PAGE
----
TAKE five women, one rustic makeshift kitchen and one shared weekly meal. Blend with tenderness, add a liberal pinch or two of understanding and season generously with love. This is the down-to-earth formula behind American expat Marlena de Blasi’s latest instalment from Italy.
In The Umbrian Supper Club de Blasi examines life in the tiny village of Orvieto in rural Umbria – a little-known landlocked region between Tuscany to the west, Marche on the Adriatic Sea coast and Lazio to the south.
In four distinct chapters de Blasi profiles Miranda, Ninuccia, Paolina and Gilda – her four co-conspirators in both convivial conversation and communal cuisine.
Buxom and boisterous Miranda has been celebrating her 76th birthday every year for as long as de Blasi has known her. Widowed, she has no desire to remarry, despite sharing an apparently contented long-term alliance with a man whose companionship she treasures.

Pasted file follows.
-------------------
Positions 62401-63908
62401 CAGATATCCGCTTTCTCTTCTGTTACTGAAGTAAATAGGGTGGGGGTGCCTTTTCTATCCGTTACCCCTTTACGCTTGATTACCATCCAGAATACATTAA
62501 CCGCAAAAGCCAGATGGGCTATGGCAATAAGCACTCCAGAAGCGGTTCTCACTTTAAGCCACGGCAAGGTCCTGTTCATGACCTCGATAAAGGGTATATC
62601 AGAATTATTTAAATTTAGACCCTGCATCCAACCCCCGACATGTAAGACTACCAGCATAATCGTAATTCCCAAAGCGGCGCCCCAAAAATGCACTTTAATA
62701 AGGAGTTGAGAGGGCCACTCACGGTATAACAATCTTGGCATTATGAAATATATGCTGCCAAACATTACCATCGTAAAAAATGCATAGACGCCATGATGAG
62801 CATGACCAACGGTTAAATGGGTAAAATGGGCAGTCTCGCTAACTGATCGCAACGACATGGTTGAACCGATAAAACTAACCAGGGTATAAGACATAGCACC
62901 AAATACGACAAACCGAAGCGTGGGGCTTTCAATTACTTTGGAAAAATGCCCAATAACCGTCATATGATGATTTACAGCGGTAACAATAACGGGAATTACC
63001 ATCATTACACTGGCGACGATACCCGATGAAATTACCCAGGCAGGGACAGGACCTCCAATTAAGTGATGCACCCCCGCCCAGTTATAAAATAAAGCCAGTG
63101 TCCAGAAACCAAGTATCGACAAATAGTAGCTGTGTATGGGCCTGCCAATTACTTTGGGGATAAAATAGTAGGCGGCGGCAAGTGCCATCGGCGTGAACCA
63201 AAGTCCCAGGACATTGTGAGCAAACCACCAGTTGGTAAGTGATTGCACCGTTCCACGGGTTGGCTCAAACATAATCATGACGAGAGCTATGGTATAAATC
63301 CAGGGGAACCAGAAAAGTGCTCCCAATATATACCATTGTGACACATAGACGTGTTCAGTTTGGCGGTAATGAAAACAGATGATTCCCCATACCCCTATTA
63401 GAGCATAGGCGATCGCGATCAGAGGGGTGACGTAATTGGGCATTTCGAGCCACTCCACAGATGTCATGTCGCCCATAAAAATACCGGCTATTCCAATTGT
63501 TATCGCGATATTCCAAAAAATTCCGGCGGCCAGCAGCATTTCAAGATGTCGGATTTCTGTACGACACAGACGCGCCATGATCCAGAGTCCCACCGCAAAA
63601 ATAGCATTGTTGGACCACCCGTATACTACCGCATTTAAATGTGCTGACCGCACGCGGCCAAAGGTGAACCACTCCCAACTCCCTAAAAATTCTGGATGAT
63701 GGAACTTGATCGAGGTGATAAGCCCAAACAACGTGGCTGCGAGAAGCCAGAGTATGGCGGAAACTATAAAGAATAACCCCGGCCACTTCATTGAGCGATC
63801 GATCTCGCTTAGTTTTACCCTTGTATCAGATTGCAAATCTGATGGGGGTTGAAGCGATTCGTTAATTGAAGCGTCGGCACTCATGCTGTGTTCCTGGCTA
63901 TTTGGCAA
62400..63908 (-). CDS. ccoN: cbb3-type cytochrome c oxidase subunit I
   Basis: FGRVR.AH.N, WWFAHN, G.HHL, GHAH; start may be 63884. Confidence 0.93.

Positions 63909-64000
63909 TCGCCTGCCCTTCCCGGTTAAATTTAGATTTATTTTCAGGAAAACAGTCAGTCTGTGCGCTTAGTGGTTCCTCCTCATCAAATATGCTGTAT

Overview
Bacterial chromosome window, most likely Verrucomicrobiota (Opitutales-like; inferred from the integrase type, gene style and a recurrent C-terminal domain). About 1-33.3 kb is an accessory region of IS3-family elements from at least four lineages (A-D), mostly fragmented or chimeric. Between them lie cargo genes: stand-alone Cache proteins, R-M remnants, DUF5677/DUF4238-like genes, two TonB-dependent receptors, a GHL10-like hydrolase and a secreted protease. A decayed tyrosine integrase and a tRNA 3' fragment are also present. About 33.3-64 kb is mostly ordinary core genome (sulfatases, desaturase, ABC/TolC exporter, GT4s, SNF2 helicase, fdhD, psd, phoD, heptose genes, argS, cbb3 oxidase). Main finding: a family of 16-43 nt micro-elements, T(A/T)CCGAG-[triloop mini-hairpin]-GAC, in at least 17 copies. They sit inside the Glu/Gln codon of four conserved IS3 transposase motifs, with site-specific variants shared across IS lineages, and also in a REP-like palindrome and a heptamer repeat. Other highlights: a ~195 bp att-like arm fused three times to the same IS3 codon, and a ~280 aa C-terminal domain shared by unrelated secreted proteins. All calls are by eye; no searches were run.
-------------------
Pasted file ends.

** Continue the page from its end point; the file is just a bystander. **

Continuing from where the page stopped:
Temperamental, take-no-prisoners Ninuccia has returned to her native Umbria after living as a new bride in her mother-in-law’s house in Calabria. She now remembers fondly her time in a community where gang executions were commonplace.
Aged 60, cooking teacher Paolina has just received her first marriage proposal, causing her to hesitate, uncertain as she weighs up changing the delicate daily balance that surrounds her.
And Gilda, with no biological offspring of her own, recalls the painful days of a youth in which she mothered three small children and ran an entire household while still a child herself.
This is Sex and the City without the Cosmopolitans, Sisterhood of the Travelling Pants without the teen-girl insecurity, Steel Magnolias without the tears.
For lovers of wholesome, uncomplicated, hearty food The Umbrian Supper Club also contains ample inspiration for experimenting at home: brandy-soaked wild boar, slow-cooked pork chops with cinnamon and prunes, and red-wine-and-butter-braised pasta with a dark chocolate garnish. Buon appetito!